Nepal parties put off move to check king’s powers
KATHMANDU (Reuters) – Nepal’s seven mainstream parties put
off a plan on Monday to table a landmark resolution in
parliament to curtail the powers of the king, including taking
away his control of the army.
The proclamation would now be tabled after an expansion of
the cabinet and a debate there, political party leaders said
after a three-hour meeting.
“The cabinet is not complete yet. By Tuesday or Wednesday
it will be expanded and the expanded cabinet will give a final
shape to the draft and it will be presented to parliament,”
said Madhav Kumar Nepal, general-secretary of the Communist
Party of Nepal (UML).
Cutting the king’s powers was a key demand of pro-democracy
protesters during weeks of demonstrations last month which led
to King Gyanendra reinstating parliament and handing the
administration to a multi-party government.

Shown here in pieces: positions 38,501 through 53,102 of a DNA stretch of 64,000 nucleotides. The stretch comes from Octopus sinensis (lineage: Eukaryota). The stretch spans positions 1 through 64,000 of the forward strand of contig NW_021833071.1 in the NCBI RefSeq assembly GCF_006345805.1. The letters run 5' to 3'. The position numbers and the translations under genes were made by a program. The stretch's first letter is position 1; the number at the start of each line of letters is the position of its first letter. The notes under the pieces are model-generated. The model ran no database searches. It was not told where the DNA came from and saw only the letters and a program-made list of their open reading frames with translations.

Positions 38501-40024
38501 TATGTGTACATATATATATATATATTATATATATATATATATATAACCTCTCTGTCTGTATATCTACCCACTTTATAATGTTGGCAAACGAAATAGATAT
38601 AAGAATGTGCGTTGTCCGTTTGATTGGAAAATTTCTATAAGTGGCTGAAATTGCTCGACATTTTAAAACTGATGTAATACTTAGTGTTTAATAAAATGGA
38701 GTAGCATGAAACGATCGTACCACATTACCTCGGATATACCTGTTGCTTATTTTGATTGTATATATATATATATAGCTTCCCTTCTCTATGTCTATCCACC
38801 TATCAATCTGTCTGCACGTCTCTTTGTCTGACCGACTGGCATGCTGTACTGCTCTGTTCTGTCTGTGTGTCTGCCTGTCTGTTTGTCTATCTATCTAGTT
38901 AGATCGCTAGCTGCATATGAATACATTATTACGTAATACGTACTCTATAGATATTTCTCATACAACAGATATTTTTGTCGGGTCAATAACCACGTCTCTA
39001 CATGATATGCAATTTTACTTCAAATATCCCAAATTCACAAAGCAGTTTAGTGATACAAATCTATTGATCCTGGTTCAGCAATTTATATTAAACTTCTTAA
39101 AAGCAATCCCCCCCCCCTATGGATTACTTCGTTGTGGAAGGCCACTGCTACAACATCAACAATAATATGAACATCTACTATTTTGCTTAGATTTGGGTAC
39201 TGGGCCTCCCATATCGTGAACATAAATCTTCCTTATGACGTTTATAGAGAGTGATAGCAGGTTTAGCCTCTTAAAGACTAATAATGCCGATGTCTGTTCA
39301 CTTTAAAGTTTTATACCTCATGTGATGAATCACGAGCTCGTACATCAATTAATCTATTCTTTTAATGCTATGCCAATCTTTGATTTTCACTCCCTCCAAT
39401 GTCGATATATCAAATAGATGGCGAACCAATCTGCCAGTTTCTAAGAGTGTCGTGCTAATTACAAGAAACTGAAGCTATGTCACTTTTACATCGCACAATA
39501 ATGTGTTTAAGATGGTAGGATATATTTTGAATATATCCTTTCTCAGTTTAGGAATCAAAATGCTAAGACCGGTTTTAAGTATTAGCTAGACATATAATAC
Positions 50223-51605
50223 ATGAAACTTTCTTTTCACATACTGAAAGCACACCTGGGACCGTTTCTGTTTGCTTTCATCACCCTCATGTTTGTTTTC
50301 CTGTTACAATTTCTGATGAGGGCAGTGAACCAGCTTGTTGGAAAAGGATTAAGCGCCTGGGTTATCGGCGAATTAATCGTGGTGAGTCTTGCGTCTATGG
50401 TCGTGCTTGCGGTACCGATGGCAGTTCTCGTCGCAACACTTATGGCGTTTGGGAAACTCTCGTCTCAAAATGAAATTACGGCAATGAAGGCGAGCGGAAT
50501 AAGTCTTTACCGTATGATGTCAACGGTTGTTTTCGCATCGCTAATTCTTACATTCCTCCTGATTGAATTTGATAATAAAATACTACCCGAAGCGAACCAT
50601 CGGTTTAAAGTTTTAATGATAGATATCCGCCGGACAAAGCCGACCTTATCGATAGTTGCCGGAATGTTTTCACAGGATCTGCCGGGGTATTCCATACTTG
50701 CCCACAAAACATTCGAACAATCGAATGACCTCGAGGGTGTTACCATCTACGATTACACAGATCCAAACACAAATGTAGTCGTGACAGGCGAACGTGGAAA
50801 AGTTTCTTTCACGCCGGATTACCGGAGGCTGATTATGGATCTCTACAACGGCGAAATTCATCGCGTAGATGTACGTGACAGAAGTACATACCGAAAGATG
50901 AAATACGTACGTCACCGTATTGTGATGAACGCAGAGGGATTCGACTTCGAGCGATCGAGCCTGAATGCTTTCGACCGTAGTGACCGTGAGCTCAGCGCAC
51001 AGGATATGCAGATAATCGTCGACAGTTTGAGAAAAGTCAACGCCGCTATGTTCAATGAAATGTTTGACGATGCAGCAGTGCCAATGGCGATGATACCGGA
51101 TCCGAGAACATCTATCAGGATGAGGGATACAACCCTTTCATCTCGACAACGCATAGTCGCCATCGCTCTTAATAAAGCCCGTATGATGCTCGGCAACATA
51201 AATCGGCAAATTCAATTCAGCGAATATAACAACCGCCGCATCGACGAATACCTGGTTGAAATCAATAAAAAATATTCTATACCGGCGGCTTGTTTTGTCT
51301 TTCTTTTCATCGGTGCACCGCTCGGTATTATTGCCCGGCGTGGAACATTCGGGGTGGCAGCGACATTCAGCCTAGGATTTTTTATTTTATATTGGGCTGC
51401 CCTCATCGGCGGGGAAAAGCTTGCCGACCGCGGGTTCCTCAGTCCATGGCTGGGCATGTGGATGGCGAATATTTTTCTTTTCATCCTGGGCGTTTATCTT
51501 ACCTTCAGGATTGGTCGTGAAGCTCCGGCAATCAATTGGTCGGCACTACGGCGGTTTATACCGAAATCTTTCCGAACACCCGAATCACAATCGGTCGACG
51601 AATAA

The proclamation is expected to strip the king of his title
of supreme commander-in-chief of the armed forces, and give
control of the army to parliament.
The administration would no longer be known as “His
Majesty’s Government” and the king’s key advisory body, the Raj
Parishad or privy council, is likely to be abolished.
Besides, the draft aims to tax the king’s income and
property and allow his actions to be challenged in court.
King Gyanendra came into direct conflict with political
parties after he sacked the government and assumed power in
February 2005 saying the parties had failed to tackle a Maoist
The Maoists have been fighting a bloody war against the
king for more than a decade in which over 13,000 people have
New Prime Minister Girija Prasad Koirala has matched a
rebel ceasefire which the king had earlier rejected and invited
the Maoists for talks.
The parties and the Maoists have agreed to hold elections
to an assembly to draft a new constitution and decide the
future of the monarchy. But no dates have been set for the